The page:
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Where are the windows in Windows 8?

Issue #1208 – As we see the launch of the much-talked-about Windows 8 by Microsoft today, we have to say, “It’s a really good thing Microsoft does not make printers!” Why? Simply because Windows 8 is sadly lacking its Windows! User interface designer and software developer Dave Maude takes a look at some of the technicalities of Windows 8 that seem to have been overlooked in the media so far.

Windows 8 screenshot

Now, if you ask any of my family or friends, I’m sure they would tell you that while I like what Apple does, I am by no means an Apple fan-boy, a Linux nerd or a Microsoft geek, but that I am a huge techie. Having used a variety of different operating systems across multiple platforms in near equal moderation in the past, I see strengths and weaknesses in each.

So what are the strengths of Windows when considered in the company of Mac OSX and Linux Ubuntu for example? Well, in the Mac we have simplicity of use and ease of maintenance meaning Apple’s recent mantra of ‘It just works’, more often than not seems to compare well with the technically more complicated Windows and Linux. But, then again, Linux does have extraordinary flexibility and the app store with centralised update management ensuring security updates are managed at an OS level for third party apps as well. I am aware Mac OSX is moving in this direction but the availability of Mac apps on the app store is still somewhat lacking. So where does Windows benefit? Well, that would have to be in its ubiquity. There is no other single operating system family that is as widespread in its contagion in both the business and personal computer markets.

I mean, you only have to look at the fact that Windows 7 has sold 600 million licenses globally since its release to realise that as much as Apple might consider itself to be the messiah of the digital age, Microsoft still has dominant market control with roughly 84% of the market. So, let’s put that into perspective. There are circa 2.27bn global internet users, meaning that more than 664 million worldwide users of the internet are using a version of Windows older than Windows 7.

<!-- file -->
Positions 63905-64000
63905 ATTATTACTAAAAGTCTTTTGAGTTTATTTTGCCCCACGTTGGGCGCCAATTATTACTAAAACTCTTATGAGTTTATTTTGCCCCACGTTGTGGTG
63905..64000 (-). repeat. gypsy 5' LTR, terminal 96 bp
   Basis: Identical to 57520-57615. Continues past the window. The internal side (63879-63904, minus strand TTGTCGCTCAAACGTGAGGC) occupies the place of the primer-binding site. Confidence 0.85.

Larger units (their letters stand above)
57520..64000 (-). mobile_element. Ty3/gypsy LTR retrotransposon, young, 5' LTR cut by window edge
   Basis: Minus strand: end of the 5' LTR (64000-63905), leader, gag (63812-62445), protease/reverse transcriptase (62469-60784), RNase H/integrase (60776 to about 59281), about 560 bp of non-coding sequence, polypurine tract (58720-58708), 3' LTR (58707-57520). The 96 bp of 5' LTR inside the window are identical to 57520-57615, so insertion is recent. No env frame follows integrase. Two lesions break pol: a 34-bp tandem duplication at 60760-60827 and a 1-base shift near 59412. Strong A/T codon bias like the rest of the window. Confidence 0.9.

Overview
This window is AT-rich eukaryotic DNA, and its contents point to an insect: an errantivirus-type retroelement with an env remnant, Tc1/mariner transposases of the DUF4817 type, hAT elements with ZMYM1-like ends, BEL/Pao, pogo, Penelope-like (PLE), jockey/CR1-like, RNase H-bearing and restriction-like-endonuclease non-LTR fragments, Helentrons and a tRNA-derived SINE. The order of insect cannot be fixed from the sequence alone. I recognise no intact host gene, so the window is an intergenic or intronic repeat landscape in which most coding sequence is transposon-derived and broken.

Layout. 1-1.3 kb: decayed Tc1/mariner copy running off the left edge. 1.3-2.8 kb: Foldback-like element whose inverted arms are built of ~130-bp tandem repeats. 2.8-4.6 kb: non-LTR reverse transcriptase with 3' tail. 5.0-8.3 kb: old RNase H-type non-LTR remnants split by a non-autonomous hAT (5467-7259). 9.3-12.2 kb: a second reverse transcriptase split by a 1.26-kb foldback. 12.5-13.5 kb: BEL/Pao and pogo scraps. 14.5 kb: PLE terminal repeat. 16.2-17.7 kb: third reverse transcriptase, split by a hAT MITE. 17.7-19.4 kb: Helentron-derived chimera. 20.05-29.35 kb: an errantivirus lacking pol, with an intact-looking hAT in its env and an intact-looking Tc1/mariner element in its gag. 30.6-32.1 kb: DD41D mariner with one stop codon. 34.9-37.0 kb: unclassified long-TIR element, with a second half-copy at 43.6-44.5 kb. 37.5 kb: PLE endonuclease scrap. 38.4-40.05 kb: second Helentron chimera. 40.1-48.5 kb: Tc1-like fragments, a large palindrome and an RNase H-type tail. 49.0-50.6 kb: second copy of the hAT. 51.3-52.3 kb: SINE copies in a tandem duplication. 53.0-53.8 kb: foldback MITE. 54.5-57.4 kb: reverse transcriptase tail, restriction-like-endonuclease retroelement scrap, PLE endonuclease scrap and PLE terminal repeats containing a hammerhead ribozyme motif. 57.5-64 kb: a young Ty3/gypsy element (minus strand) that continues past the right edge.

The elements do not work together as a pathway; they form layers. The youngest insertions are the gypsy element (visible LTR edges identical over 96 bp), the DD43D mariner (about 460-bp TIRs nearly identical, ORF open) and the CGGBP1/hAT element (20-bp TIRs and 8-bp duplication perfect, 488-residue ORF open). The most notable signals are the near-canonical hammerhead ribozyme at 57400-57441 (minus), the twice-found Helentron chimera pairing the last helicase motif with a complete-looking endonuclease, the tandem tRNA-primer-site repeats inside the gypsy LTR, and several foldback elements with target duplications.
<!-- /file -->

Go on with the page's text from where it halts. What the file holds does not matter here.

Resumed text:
That’s a lot of upgrades, even when not taking into account all the Windows 7 users, most of whom are more likely to be early adopters of Windows 8 than those still using Windows XP. Now, with this in mind, wouldn’t you think Microsoft would concentrate most on what would work best for the nearly 2 billion users of their current operating system when putting together the user interface architecture for its new Windows family member?

I hate to be the bearer of bad news to anyone, let alone just under 2 billion people, but I’m here to tell you that Microsoft was not thinking about you, the Windows user, when they developed Windows 8. Instead they got hooked on Apple juice and developed for the much hyped ‘post-pc era’.

Now, clearly you can’t argue that mobile computing is not extraordinary in its success and the speed by which it seems to be developing. It is just recently reported that over 100 million Android devices were sold during Q2 2012. So we shouldn’t ignore this sizeable market either. But Microsoft’s fatal error is to attempt to develop a one size fits all operating system for both tablets in the mobile computing sector and desktop PCs.